AG candidate pushes meth intervention
BY MARY O'BRIEN
A few weeks ago, I was looking at the photo series of increasingly ravaged methamphetamine users in a window of the Eugene bus station, when an acquaintance walked up.
"See any of your friends there?" he joked.
"Yes. My brother," I responded.
He tilted his head quizzically. "My brother used meth for several years," I said. I told him how one Christmas Day my brother arrived at our family gathering on his custom-designed motorcycle. He looked as much like Death as the small skull with glowing red eyes that was embedded in the bike's body. My brother: skinny, hollow cheeks, deep-sunken dark eyes, bad teeth. Like the Presbyterian minister father of Norman MacClean's self-destructing brother in A River Runs Through It, my Presbyterian minister father never could fathom what had gone wrong.
But for all his adult life, my brother, like my sister, has suffered from severe bipolar disorder. When they're up, they're manic and can be wildly irresponsible. When they're down, they can pass days in a fetal position. When you're down, there's nothing quite like meth to chemically lift you up. For a while.
A few days after pondering the meth photos, I heard Oregon attorney general candidate John Kroger speak about his intention to bring Oregon up from its shameful 45th position among the 50 states for access to meth treatment. He spoke of the folly of simply imprisoning meth users while out-of-state drug cartels fill the void left after Oregon's Legislature wisely took psuedoephedrine off pharmacy shelves. The Legislature effectively shut down most do-it-yourself meth labs but not the stream of meth into and through our state.
Meth can sound an irresistible siren song for some who are lonely, sad or working too hard, for instance, in slaughterhouses and oil fields or as a single parent holding two jobs. Mimicking adrenaline, meth offers the user some momentary pleasure, a huge energy boost and freedom from inhibitions. It suppresses appetite, promising weight loss. At no extra cost, it often throws in psychosis, brain damage, paranoia, cognitive impairment, HIV transmission and violent behavior. And it can be instantly addictive, with some effects of a single use lasting days to months. With continued use, the user's body gradually adjusts, cutting back its own production of pleasure-inducing endorphins and requiring more and more meth to provide ever-diminishing highs. A true hell hole.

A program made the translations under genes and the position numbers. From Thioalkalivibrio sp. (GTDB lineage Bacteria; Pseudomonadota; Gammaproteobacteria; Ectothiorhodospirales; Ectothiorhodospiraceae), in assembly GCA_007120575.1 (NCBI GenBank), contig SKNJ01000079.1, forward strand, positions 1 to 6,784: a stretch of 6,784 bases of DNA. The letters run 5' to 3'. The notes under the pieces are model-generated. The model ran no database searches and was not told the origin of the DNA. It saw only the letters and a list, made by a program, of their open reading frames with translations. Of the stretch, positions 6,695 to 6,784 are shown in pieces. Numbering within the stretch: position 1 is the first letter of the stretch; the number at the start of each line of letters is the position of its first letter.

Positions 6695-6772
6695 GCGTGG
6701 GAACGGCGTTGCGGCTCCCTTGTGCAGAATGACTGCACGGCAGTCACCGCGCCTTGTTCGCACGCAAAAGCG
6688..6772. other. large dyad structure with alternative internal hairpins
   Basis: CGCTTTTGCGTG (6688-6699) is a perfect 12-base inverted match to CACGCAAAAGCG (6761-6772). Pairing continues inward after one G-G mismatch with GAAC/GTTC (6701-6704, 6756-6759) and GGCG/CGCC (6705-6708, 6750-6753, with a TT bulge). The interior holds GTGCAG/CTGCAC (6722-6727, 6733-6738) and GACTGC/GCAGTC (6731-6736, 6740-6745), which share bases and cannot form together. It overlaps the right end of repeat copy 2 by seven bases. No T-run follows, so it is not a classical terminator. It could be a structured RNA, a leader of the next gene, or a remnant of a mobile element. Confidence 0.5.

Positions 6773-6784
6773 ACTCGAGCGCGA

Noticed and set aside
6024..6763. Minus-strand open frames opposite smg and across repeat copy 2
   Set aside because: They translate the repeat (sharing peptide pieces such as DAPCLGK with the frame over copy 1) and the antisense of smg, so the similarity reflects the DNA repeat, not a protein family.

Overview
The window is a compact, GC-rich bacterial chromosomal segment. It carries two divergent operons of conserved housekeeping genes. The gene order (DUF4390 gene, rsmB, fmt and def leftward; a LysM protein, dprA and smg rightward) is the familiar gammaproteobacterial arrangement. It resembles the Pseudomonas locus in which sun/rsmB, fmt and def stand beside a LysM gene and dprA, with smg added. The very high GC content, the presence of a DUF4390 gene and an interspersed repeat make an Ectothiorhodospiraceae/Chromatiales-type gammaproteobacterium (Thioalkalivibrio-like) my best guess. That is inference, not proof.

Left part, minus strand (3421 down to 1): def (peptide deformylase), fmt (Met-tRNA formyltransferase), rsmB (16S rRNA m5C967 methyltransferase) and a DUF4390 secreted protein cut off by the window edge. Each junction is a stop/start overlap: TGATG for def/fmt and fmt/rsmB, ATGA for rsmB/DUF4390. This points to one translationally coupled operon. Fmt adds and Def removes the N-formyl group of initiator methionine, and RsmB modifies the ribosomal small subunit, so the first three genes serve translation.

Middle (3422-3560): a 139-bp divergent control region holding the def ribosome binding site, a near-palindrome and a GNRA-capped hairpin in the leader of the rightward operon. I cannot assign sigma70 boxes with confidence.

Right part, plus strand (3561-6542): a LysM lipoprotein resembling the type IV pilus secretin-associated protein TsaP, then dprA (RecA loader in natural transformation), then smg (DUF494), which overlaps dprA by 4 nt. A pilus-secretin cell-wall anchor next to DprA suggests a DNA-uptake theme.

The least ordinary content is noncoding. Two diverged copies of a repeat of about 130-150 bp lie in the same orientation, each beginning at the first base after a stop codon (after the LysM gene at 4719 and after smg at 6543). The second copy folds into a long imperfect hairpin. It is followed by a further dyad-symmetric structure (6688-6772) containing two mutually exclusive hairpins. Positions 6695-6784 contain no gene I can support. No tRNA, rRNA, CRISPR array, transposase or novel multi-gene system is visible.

While most property crime in Oregon is due to users' endless quest for money to feed their drug (especially meth) supplier, the most appalling fallout of meth use is users' abuse of their children. Imagine being the 2-year-old child of an Oregon meth addict who is turned away from drug treatment because of lack of funding. This, I sense, is a major source of Kroger's intensity about treating meth users while prosecuting established drug cartels.
Is it possible for a user to crawl out of her or his meth hole? Yes (for example, my brother did it), but not in a day or on a dime. Research shows that extended residential treatment offers the greatest turn-around potential, followed by months and years of vigilant social support. This isn't cheap, but, as Kroger points out, the most expensive in-patient treatment costs approximately two-thirds of the cost of keeping a meth user in jail, plus the recidivism is less. Moreover, states more progressive than ours regarding meth claim incarceration savings of four to seven dollars for every dollar spent on treatment.
We have the chance to elect an attorney general who would help Oregon's justice staff go after a whole host of gripping problems, e.g., meth, global warming, consumer fraud and pollution, with intellect and energy — and a sense of what will really work. There's nothing incongruous at all about a determined prosecutor who advocates for prevention, treatment and supportive social networks throughout the state. It's just smart.
I wish I could report that everything's peachy with my brother now. The combination of bipolar disorder, diabetes, alcoholism, gang activity and meth addiction have taken their toll. He's nearly blind, and his feet hurt too much to walk to the end of his block. But he's not a meth user. He's no longer raising or in hell. There's something to be proud of there.
Mary O'Brien of Eugene has worked as a public interest scientist since 1981. She can be reached at firstname.lastname@example.org.